27 October 2022 In General Health

BACKGROUND: Research has long found 'J-shaped' relationships between alcohol consumption and certain health outcomes, indicating a protective effect of moderate consumption. However, methodological limitations in most studies hinder causal inference. This review aimed to identify all observational studies employing improved approaches to mitigate confounding in characterizing alcohol-long-term health relationships, and to qualitatively synthesize their findings.

METHODS: Eligible studies met the above description, were longitudinal (with pre-defined exceptions), discretized alcohol consumption, and were conducted with human populations. MEDLINE, PsycINFO, Embase and SCOPUS were searched in May 2020, yielding 16 published manuscripts reporting on cancer, diabetes, dementia, mental health, cardiovascular health, mortality, HIV seroconversion, and musculoskeletal health. Risk of bias of cohort studies was evaluated using the Newcastle-Ottawa Scale, and a recently developed tool was used for Mendelian Randomization studies.

RESULTS: A variety of functional forms were found, including reverse J/J-shaped relationships for prostate cancer and related mortality, dementia risk, mental health, and certain lipids. However, most outcomes were only evaluated by a single study, and few studies provided information on the role of alcohol consumption pattern.

CONCLUSIONS: More research employing enhanced causal inference methods is urgently required to accurately characterize alcohol-long-term health relationships. Those studies that have been conducted find a variety of linear and non-linear functional forms, with results tending to be discrepant even within specific health outcomes.

TRIAL REGISTRATION: PROSPERO registration number CRD42020185861.

27 October 2022 In Drinking Patterns
Preventing or delaying the onset of alcohol use among children and youth is an important public health goal. One possible factor in alcohol use onset among early adolescents is caffeine. The aim of this study was to assess the possible contribution of caffeine to the onset of alcohol use during early adolescence. We used data from the Young Mountaineer Health Study Cohort. Survey data were collected from 1349 (response rate: 80.7%) 6th grade students (mean age at baseline 11.5 years) in 20 middle schools in West Virginia during the fall of 2020, and again approximately 6 months later in spring of 2021. We limited our analyses to students reporting never having used any form of alcohol at baseline. Logistic regression was employed in multivariable analyses and both Odds Ratios and Relative Risks reported. At follow-up, almost 14% of participants reported having consumed alcohol at least once and 57% used caffeine of 100 mg + daily. In multivariable analyses we controlled for social and behavioral variables known to impact tobacco use. Caffeine use was operationalized as a three-level factor: no use,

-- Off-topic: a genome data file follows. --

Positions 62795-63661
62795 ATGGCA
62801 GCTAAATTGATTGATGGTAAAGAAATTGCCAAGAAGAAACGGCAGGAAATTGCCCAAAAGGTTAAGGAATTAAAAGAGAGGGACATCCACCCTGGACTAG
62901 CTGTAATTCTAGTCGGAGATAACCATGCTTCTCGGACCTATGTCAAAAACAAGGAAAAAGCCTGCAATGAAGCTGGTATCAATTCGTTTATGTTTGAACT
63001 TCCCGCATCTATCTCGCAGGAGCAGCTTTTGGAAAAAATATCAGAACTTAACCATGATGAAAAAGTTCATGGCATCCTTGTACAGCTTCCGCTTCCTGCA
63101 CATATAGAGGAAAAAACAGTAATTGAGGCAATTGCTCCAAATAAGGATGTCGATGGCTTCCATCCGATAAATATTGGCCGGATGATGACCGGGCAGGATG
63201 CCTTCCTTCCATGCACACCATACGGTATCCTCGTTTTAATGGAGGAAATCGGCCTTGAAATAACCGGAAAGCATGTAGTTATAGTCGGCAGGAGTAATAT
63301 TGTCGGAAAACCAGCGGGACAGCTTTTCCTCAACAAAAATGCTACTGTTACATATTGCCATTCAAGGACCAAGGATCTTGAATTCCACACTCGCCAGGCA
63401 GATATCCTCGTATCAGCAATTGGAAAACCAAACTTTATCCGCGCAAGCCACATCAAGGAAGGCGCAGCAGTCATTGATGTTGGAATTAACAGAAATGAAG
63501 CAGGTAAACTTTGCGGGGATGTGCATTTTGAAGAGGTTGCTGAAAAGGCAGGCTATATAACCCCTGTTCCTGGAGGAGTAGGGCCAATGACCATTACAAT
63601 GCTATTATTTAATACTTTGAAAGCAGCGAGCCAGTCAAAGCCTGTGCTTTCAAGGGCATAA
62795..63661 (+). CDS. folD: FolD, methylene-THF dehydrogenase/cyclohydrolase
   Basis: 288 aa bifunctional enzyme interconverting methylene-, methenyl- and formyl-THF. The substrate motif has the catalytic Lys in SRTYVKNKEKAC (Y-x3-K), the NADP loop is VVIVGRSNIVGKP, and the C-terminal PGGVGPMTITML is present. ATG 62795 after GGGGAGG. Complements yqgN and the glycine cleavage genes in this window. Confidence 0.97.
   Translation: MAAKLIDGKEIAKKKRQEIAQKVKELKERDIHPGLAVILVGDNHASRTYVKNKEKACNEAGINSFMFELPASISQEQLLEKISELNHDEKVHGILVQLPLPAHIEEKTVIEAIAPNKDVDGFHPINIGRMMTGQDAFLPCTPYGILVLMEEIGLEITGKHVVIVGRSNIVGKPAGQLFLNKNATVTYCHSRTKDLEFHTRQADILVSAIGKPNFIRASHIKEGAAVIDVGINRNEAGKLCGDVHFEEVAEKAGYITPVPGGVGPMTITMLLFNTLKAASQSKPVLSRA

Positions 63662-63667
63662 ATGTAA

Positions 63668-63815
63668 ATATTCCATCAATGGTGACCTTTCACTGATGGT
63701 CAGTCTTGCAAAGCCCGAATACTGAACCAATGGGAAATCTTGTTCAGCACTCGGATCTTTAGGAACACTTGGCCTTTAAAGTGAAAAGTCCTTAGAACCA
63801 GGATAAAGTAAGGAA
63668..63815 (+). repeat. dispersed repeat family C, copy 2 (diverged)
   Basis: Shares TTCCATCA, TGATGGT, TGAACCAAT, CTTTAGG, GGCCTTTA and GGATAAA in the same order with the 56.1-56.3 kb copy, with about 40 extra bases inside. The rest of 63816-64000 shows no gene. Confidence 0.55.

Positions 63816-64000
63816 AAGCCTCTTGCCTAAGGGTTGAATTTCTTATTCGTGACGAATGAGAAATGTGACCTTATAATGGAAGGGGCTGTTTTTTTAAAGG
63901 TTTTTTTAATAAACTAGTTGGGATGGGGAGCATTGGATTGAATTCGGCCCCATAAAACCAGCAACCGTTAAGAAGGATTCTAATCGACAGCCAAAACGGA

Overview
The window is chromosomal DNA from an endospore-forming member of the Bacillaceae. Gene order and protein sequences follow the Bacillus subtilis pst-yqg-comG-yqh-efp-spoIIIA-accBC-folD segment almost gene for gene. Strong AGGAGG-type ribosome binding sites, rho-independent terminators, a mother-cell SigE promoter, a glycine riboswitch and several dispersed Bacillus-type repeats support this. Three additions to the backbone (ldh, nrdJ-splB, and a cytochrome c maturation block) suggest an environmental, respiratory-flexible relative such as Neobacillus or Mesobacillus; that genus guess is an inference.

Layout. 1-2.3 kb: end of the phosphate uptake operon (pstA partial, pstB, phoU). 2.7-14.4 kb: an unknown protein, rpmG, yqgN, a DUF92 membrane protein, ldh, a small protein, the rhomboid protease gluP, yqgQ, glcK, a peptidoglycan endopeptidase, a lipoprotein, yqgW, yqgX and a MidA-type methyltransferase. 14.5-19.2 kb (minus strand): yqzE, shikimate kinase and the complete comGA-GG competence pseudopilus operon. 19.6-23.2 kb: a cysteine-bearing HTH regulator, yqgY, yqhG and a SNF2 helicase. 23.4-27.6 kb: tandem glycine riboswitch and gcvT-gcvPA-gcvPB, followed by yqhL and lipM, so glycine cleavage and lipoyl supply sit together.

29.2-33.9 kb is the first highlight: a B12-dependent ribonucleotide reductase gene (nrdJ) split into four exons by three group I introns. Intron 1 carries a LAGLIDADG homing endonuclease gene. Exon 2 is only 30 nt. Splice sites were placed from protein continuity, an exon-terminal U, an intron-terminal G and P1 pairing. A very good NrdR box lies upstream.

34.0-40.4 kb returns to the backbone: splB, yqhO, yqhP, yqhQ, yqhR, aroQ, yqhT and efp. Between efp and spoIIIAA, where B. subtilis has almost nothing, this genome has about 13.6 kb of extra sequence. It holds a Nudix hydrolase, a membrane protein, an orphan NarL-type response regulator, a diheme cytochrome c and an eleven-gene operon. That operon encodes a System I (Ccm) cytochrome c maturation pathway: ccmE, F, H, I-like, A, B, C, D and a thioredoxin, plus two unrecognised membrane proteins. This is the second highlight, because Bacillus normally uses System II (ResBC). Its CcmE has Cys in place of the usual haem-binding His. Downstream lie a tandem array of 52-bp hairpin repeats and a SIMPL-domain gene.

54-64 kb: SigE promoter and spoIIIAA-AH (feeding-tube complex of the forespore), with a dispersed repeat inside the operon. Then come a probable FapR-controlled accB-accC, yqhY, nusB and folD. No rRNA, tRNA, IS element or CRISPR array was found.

27 October 2022 In Diabetes
There is no abstract available for this article.
27 October 2022 In Diabetes

BACKGROUND: Previous studies on alcohol drinking and health largely have ignored the potential impact of the timing of drinking.

OBJECTIVES: We aimed to investigate the joint associations of the timing of alcohol intake with respect to meals (i.e., with meals or outside of meals) and the amount of alcohol consumed with the risk of type 2 diabetes (T2D).

METHODS: A total of 312,388 current drinkers from the UK Biobank without T2D at baseline were included. Cox proportional hazards models were used to examine the association between the timing of alcohol intake with respect to meals and the risk of T2D.

RESULTS: During a median of 10.9 y of follow-up, 8598 incident cases of T2D were documented. After adjustment for covariates and the amount of alcohol consumed, consuming alcohol with meals was significantly associated with a 12% lower risk of T2D (HR: 0.88; 95% CI: 0.83, 0.93) than was consuming alcohol outside of meals. In addition, we found that the timing of alcohol intake with respect to meals significantly modified the relations between the amount of alcohol consumed and risk of T2D (P-interaction = 0.017); the beneficial association of moderate drinking with T2D risk was only observed in participants who consumed alcohol with meals, but not in others. Further analyses on various types of alcoholic beverages indicated that the beneficial associations between alcohol drinking with meals and T2D were mainly driven by wine consumption. Moreover, we found that when consumed together with meals, drinking more wine, rather than other alcoholic beverages, was related to lower concentrations of C-reactive protein.

CONCLUSIONS: In current drinkers, moderate drinking of alcohol, especially wine, with meals is associated with a lower risk of T2D.

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